ANCHORAGE, Alaska — A sea lion lunged onto a fishing boat off the Aleutian Islands last weekend, biting a crew member on the leg and trying to pull him into the water, officials said.
It marked the third time since 2017 that Stellar sea lions have bitten fishermen from the community of Sand Point on their legs.
Crew members on the boat Sunday afternoon when the latest attack happened took the man to a medical clinic, where he was treated for his injuries and released, Sand Point police officer David Anderson told the Anchorage Daily News .
The newspaper reported that the crew member was helping pull up a net when the sea lion lurched up the stern ramp of the boat and bit him, attempting to drag him into the water.
The newspaper said it could not immediately reach the injured man for comment Wednesday.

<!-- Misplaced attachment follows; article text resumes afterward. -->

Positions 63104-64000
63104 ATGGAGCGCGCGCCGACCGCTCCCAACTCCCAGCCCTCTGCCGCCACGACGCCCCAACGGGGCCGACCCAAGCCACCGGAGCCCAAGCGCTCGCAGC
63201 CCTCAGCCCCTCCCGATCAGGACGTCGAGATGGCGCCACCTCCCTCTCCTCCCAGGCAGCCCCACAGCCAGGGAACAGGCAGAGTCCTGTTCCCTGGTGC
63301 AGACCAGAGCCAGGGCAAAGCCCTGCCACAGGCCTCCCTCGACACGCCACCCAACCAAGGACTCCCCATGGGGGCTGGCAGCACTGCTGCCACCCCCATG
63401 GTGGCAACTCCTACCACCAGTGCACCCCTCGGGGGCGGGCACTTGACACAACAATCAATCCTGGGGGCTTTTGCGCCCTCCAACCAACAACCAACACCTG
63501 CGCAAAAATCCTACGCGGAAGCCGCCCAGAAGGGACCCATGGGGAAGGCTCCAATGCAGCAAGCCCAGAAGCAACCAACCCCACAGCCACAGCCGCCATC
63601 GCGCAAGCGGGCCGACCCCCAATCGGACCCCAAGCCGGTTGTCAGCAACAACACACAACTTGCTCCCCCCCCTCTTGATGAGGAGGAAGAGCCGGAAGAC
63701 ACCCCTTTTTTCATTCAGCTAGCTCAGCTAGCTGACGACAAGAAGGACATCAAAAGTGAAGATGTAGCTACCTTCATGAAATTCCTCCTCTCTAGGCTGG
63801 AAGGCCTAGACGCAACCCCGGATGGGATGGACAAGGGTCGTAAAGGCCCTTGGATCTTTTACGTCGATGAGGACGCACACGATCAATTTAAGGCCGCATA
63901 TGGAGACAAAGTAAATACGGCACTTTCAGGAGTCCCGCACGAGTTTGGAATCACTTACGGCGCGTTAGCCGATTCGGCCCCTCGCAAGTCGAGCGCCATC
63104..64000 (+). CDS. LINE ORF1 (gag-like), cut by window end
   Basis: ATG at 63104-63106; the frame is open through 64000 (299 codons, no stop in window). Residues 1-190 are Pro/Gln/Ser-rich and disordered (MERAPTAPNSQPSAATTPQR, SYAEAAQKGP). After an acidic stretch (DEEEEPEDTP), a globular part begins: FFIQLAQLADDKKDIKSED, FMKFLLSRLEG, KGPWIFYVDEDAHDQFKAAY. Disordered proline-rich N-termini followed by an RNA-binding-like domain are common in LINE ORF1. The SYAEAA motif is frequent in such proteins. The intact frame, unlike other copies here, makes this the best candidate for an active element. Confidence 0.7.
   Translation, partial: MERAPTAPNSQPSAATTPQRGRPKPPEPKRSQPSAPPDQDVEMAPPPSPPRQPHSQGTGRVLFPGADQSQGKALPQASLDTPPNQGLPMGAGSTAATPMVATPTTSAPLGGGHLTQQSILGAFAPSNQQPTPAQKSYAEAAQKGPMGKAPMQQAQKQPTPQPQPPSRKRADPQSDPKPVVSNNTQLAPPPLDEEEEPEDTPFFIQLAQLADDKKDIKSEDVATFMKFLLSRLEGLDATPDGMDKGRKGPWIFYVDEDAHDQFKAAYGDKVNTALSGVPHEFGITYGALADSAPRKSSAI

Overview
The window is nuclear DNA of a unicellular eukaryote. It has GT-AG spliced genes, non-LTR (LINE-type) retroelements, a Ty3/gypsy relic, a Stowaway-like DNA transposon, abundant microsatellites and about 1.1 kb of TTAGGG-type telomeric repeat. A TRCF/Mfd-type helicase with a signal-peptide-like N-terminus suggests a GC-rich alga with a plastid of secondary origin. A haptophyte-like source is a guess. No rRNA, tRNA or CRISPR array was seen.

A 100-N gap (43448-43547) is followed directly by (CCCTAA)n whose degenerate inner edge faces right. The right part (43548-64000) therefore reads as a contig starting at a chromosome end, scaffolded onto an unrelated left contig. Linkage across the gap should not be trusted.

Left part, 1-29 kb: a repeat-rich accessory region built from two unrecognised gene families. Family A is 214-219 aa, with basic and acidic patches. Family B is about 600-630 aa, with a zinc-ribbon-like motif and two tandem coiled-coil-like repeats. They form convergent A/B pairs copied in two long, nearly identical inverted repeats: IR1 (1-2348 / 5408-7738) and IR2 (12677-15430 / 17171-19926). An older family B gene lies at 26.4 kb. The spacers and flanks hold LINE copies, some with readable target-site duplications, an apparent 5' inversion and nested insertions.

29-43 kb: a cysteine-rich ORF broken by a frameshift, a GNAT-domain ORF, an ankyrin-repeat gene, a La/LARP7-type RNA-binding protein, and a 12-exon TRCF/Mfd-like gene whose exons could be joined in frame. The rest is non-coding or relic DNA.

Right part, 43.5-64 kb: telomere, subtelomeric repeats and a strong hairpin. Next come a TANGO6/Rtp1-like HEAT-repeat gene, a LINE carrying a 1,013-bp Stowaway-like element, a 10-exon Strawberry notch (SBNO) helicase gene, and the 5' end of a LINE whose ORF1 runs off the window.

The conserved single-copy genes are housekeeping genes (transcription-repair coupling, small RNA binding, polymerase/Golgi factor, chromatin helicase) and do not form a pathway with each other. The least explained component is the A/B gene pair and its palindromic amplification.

Such attacks by sea lions are unusual, but not unheard of in recent years. In early 2018, a sea lion bit a woman in the knee as she swam in the San Francisco Bay. That followed at least two other attacks on swimmers in the San Francisco Bay in late 2017. In one of those, a sea lion bit a man’s groin area and in the other, a sea lion bit a man’s arm.
In Sand Point, a fisherman was attacked by a sea lion last fall, suffering similar injuries as the man in the Sunday attack, Anderson said.
In another Sand Point attack in January 2017, a fisherman was bitten on the calf while he worked on a boat. He reported the animal tried to drag him into the water.
Sand Point Harbor Master Richard Kochuten Sr. said he has no idea why sea lions have bitten people in his community. He said, however, that it’s far more common for sea lions to get on boats to grab a fish and then go back into the water without harming anyone.
“It’s an occasional occurrence,” he said.
Kochuten said signs warning people against feeding sea lions are posted around the harbor and other places in the community.
Sea lions live throughout waters around Alaska, preying on salmon and other fish. Steller sea lions are federally protected.
Females weigh about 550 pounds (249 kilograms) while males reach more than 1,200 pounds (522 kilograms).
Information from: Anchorage Daily News, http://www.adn.com